Minister of Sport Tokozile Xasa has ordered the current Sascoc board until the end of April next year to implement the wide-ranging recommendations contained in the report on a ministerial inquiry into the organisation’s affairs.
Releasing the eagerly-anticipated report in Pretoria on Friday morning in the presence of Sascoc president Gideon Sam‚ Xasa also ordered leaders of the organisation to provide her with monthly reports on their progress.
“The essence of putting together this inquiry was to make sure that we have proper governance. We deal with issues of malpractices‚ irregularities and divisions that were there‚” Xasa said.
“They knew they were wrong and corrected some of these things. You are dealing with people who are using the arm of the Constitution to correct wrongs because they knew they were wrong.”
Xasa strongly dismissed suggestions that the report was a slap on the wrist for Sascoc’s leadership.
“We didn’t go the forensic report way because we want sport to continue and we want Sascoc to take responsibly‚” the minister said.
“As far as we are concerned we are not running away from forensic investigation – it could have assisted if we did not know what was happening.”
The report has was released a day before Sascoc are due to hold their general meeting in Johannesburg on Saturday and Xasa said their timing was coincidental but impeccable.
“At times timing can just be coincidental but we are happy that we are releasing the report now‚” she said.
“From tomorrow we want to hear what they will be doing about the report because they are going to table it before their meeting.
“For us‚ timing is so perfect because already by the end of the year we will hear from them as they are going to reflect on this in their meeting. Come mid-January‚ I will have someone who will be overseeing implementation.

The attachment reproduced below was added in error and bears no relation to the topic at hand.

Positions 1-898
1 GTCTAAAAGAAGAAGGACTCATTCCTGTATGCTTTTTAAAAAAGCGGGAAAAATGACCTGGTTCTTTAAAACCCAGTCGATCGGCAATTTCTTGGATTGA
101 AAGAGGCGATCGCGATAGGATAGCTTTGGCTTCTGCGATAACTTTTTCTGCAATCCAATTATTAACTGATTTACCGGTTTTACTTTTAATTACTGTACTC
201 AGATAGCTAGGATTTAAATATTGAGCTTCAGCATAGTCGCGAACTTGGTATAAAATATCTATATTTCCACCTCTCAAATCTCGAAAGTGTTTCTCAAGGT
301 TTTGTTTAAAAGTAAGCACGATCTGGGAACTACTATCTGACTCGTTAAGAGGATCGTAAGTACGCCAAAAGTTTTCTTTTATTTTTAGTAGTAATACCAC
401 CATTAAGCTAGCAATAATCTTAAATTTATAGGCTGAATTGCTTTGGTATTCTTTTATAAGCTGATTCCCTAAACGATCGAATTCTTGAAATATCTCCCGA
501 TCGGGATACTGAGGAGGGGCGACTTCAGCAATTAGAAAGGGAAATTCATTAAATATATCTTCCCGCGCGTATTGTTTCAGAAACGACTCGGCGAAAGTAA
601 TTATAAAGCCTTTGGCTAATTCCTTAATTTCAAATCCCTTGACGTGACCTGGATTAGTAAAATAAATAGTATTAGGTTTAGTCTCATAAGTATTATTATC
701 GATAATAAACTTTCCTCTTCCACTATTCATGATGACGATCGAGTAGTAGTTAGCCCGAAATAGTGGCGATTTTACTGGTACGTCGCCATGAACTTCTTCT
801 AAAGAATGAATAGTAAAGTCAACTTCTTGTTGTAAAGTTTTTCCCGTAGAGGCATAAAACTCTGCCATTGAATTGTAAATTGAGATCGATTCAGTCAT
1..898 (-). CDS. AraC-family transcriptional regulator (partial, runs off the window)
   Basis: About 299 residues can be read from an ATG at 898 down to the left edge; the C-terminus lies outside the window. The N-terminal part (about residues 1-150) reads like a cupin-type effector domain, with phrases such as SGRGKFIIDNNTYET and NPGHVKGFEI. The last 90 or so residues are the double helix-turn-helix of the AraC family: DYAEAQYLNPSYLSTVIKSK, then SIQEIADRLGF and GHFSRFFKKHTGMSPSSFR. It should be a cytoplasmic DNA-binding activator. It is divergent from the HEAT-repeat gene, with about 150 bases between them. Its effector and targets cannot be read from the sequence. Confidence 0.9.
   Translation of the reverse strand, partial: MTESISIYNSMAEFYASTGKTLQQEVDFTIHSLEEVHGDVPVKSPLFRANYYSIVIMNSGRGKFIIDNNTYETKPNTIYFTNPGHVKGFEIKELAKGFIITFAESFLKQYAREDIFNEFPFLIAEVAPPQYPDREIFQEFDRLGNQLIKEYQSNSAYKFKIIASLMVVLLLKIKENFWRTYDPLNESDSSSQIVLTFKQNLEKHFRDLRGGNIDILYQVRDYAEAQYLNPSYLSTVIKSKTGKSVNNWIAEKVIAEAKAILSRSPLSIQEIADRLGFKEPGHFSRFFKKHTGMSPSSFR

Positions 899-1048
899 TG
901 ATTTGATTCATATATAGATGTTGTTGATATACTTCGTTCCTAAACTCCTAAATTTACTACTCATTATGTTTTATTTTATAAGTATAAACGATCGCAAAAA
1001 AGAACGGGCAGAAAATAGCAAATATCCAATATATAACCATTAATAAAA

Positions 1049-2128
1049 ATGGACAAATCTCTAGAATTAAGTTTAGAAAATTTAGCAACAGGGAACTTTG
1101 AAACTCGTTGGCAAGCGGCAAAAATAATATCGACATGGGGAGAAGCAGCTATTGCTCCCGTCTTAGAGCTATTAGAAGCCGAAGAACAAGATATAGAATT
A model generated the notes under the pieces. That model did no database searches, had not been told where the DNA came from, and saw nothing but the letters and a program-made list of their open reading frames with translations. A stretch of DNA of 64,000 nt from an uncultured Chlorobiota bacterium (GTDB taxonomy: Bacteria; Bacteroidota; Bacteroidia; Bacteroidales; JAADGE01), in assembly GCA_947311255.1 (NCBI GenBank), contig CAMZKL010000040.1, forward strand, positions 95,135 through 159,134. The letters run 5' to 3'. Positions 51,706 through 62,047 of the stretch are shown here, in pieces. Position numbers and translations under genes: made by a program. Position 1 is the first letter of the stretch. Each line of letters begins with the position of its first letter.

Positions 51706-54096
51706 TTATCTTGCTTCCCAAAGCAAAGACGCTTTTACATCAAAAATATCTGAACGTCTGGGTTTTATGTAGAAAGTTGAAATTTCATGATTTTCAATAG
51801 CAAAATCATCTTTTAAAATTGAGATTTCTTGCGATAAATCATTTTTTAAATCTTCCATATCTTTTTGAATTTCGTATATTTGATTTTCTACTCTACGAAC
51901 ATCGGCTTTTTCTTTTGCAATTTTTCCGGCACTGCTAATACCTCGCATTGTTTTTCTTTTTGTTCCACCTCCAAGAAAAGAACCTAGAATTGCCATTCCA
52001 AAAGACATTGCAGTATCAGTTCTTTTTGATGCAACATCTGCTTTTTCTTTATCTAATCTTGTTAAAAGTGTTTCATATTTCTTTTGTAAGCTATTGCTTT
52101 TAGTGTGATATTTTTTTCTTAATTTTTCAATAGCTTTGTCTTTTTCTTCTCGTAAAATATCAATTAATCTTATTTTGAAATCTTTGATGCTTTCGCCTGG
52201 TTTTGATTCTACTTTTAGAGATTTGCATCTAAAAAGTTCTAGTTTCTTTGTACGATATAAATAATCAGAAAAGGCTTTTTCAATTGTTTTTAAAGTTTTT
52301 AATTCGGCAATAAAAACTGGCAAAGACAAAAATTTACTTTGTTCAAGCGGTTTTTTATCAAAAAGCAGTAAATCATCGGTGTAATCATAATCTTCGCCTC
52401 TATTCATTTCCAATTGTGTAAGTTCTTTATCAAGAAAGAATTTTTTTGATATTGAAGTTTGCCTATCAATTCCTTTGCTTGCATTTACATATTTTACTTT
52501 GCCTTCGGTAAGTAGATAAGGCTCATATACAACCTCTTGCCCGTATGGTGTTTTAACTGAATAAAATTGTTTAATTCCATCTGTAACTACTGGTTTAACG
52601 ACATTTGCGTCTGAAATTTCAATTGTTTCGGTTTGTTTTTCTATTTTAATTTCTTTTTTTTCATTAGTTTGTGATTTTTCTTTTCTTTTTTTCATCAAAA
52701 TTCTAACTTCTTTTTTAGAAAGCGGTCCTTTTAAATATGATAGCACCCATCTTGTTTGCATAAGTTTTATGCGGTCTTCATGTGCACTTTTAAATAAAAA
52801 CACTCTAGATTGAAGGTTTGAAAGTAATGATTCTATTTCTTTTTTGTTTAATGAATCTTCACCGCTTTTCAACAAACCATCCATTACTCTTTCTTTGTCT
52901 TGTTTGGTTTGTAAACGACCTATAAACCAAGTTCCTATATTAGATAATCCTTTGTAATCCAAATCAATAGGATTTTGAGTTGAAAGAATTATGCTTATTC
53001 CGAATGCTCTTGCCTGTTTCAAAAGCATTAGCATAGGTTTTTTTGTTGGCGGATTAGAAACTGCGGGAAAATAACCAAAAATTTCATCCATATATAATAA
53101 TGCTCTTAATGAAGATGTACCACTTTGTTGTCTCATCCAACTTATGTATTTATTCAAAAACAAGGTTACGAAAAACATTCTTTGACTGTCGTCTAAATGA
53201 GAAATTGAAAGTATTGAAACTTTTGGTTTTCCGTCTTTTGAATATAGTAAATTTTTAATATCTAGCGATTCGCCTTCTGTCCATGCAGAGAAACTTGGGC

“They would have had time to reflect and come January we want to see the implementation plan. I will have to see the plan monthly.”
Xasa warned Sascoc to tackle the execution‚ implementation and fulfilment of the recommendations of the committee or face consequences.
“Should I‚ however‚ not be totally satisfied with the execution‚ implementation and fulfilling of the recommendations of the committee by Sascoc with regard to timelines‚ I hereby reserve my right to issue a directive in terms of section 13 (5) (a) of the National Sport and Recreation Act‚ 1998 (Act No. 110 of 1998 as amended).
“In terms of this I will action and implement the necessary intervention measures as provided for in the Act in the best interests of sport and the public as a whole in this country.”
Some of the recommendations of the report state that the National Sport and Recreation Act of 1998 (Act No. 110 of 1998 as amended) must be amended to offer clarity on the oversight roles of the department and Sascoc.
The report also recommended that positions of the president‚ accountant and commercial lawyer must be occupied by persons who are independent and who have no affiliation to any sport and recreation body.
With regards to the management structure‚ the report has recommended that it should consist of a chief executive officer (CEO)‚ chief financial officer (CFO)‚ and chief operations officer (COO) and a director of communications.
“I have perused and scrutinised the contents and viewpoints expressed by way of representations received from all roleplayers in relation to the report and executive summary of the Sascoc Committee of Inquiry thoroughly and weighed it against the recommendations of the committee cautiously‚” Xasa said.
“These roleplayers are Sascoc‚ Tubby Reddy‚ the International Olympic Committee (IOC) and the International Paralympic Committee (IPC).”
“It is apparent that while Sascoc agree with some of the committee’s recommendations‚ they do not agree with other substantive recommendations that are in the committee’s view fundamental to the governance of sport in the Republic of South Africa.
“In essence‚ it is apparent from Sascoc’s response to the committee’s recommendations that Sascoc is opposed to any external or independent oversight of their roles‚ functions‚ and the use of public monies.”